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Wednesday, Nov. 4, 2009
 

Why is the NFL so dreadfully bad at the bottom?

Check the top.

It always starts at the top.

Clueless, cockeyed ownership is the main reason so many franchises are mired in the muck. Look around, Steelers fans, and be grateful. There but for the Rooneys go you.

A lot of coaches wish they could say what Mike Tomlin was saying Monday, when asked about his bosses.

"The stability, the vision, the singular focus, it's easy to come to work here," Tomlin said. "A good place to be is Pittsburgh, P-A."

A bad place to be is Detroit, Mich., or Oakland, Calif., or Cleveland, Ohio. And it's not just bad down there, in the land of the Lions, Raiders and Browns. It's comically bad.

It's historically bad.

It has a chance to the worst year ever for bottom feeders.

I see eight teams — Washington, Cleveland, Detroit, Kansas City, Oakland, St. Louis, Tampa Bay and Tennessee — with a legitimate chance to finish 3-13 or worse. I wouldn't count out Buffalo, either.

If six teams manage three or fewer wins, it'll be a modern-day record; if five manage three or fewer, it'll be a record in the 16-game-schedule era.

Since the NFL went to 16 games in 1978, there has been only one season — excluding the strike year of 1982 — in which more than three teams finished 3-13 or worse. That was 1991, when four teams did.

Even dating to the 1970 merger, there never was a year in which more than five teams posted three or fewer wins.

This does not appear to be a one-year aberration, either.

Hopelessness abounds in places such as Washington, D.C., where Daniel Snyder's new play-caller (Sherman Smith) was calling bingo games at a senior center three weeks ago, and Kansas City, Mo., where the (ex-)starting running back ripped his head coach on Twitter.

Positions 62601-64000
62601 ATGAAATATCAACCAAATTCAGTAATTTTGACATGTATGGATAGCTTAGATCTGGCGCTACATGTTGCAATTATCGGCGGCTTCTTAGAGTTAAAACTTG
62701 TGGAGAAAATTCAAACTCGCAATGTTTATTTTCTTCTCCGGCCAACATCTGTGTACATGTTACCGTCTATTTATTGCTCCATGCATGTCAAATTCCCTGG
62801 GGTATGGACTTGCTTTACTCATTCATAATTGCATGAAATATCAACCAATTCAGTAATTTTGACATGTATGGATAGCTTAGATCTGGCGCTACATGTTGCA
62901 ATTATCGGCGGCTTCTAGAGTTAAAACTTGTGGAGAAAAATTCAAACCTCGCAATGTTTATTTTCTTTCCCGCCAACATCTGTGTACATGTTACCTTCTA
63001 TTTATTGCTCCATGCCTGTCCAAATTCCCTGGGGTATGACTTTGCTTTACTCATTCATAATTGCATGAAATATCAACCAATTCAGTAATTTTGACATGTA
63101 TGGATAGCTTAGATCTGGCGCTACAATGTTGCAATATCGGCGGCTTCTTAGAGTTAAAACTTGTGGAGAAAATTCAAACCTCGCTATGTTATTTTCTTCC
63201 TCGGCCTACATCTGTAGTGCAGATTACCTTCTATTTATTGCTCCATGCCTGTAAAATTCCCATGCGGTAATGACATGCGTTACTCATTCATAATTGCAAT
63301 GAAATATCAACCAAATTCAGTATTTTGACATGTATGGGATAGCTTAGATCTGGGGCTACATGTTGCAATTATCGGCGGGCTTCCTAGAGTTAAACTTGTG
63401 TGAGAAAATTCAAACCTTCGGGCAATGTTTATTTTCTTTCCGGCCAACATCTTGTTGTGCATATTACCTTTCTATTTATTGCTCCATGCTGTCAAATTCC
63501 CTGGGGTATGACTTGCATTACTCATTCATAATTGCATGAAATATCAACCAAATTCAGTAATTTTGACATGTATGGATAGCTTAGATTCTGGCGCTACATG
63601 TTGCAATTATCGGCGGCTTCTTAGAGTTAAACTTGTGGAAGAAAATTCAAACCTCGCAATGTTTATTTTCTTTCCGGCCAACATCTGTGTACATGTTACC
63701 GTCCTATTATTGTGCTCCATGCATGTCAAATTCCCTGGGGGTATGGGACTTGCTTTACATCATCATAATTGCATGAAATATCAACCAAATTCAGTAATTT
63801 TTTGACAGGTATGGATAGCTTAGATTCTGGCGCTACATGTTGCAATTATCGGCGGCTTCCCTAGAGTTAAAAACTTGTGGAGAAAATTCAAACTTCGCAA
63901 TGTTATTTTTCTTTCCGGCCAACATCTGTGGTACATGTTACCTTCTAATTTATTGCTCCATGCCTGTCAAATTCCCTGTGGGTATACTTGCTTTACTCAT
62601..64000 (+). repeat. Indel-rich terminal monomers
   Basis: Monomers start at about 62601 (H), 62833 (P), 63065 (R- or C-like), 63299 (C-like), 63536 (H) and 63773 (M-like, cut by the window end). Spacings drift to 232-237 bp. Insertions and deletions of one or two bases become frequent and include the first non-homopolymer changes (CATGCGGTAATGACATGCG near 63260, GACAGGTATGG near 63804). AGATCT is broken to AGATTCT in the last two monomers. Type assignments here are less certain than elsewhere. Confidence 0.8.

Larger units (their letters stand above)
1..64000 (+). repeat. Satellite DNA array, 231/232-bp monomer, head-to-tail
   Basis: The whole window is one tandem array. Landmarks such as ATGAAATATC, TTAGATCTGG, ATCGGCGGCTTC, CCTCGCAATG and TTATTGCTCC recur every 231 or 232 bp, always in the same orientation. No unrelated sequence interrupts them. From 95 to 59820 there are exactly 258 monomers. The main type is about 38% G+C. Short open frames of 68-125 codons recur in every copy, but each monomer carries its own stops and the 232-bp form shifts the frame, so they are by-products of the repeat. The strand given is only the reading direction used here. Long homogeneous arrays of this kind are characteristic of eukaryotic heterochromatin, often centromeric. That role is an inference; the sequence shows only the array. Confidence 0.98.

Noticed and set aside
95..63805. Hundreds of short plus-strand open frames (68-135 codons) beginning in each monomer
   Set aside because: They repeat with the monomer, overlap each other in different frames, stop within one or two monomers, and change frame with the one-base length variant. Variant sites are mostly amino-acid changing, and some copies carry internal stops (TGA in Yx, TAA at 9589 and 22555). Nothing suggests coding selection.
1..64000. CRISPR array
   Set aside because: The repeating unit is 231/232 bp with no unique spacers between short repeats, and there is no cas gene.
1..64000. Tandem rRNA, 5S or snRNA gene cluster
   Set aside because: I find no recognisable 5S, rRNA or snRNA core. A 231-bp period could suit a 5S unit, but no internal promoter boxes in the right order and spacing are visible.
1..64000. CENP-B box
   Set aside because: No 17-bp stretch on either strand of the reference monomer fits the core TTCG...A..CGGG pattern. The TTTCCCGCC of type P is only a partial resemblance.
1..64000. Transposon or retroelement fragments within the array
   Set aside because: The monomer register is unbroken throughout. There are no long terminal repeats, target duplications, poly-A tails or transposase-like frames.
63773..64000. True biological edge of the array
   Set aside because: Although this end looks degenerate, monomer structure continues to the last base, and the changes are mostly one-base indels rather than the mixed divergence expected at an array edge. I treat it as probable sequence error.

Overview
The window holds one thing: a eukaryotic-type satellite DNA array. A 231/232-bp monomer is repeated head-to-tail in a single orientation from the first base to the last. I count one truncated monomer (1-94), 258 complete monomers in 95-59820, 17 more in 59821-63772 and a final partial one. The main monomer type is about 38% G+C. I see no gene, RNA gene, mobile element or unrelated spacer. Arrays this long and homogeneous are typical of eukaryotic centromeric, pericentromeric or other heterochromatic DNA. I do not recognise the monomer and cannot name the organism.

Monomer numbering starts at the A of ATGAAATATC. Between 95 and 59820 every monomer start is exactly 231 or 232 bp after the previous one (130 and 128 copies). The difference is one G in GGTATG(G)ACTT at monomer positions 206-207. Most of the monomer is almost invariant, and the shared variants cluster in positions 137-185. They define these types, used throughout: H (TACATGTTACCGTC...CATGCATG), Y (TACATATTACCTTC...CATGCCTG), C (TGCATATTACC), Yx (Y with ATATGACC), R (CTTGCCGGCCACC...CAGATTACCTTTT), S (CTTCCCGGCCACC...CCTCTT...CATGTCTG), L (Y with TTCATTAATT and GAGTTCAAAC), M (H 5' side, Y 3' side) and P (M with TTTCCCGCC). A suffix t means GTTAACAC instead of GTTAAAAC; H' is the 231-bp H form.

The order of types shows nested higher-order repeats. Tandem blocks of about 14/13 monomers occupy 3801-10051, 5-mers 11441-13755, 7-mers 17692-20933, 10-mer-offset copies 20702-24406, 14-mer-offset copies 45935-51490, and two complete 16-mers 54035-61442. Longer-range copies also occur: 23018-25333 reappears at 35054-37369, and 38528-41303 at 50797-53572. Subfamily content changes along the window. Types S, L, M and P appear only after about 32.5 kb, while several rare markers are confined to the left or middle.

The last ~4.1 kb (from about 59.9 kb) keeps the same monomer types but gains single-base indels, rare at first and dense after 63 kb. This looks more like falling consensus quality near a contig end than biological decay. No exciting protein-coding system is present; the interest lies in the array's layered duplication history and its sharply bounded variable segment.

William Clay Ford's Lions are 1-23 in their past 24 games.

Randy Lerner's Browns have scored five offensive touchdowns in their past 15 games.

Ralph Wilson's Bills haven't won a playoff game since 1995.

Malcolm Glazer's Buccaneers have a very real chance to go 0-16.

Al Davis' once-proud Raiders are a punch line, pun very much intended in regards to hot-headed coach Tom Cable.

Rush Limbaugh's Rams — OK, Rush won't get the team, but it is for sale — have been outscored by 144 points and have beaten only the lowly Lions.

Those seven teams (Tennessee doesn't deserve to be dragged into this portion of the discussion) have been through 40 head coaches since 2000.

The Steelers have had three since 1969.

Only the Vegas casinos are losing more than the Lions these days, because they can't make the lines lopsided enough to entice anyone to bet the dogs.

All of this has Major League Baseball apologists downright giddy, of course. They love that the ultimate parity league has no parity whatsoever at the moment. But they're missing the point.

No league can legislate equality, only equal opportunity. The NFL offers equal opportunity. MLB does not.

That's what makes the NFL's current state so amazing — the fact that the league is designed to pull teams from the muck as quickly as possible. The salary cap, the unbalanced schedule and the worst-to-first draft all make it hard to stay down for long.

But not too hard for the likes of your Cleve Brownies. They are the classic case of how incompetence, mixed with impatience, can keep a franchise floundering.

Apparently, Lerner hasn't learned much from sharing a division with the Steelers.

Two years ago, after the Browns went 10-6, GM Phil Savage and coach Romeo Crennel were given multi-year extensions. When the team toppled to 4-12 last season, both were canned.

Contrast that to what the Steelers did in the summer of 2001, after Bill Cowher went three consecutive years without making the playoffs.

They extended his contract.

"It's a very stable organization," Cowher said then, "and it starts at the top."

It always does, for better or worse.

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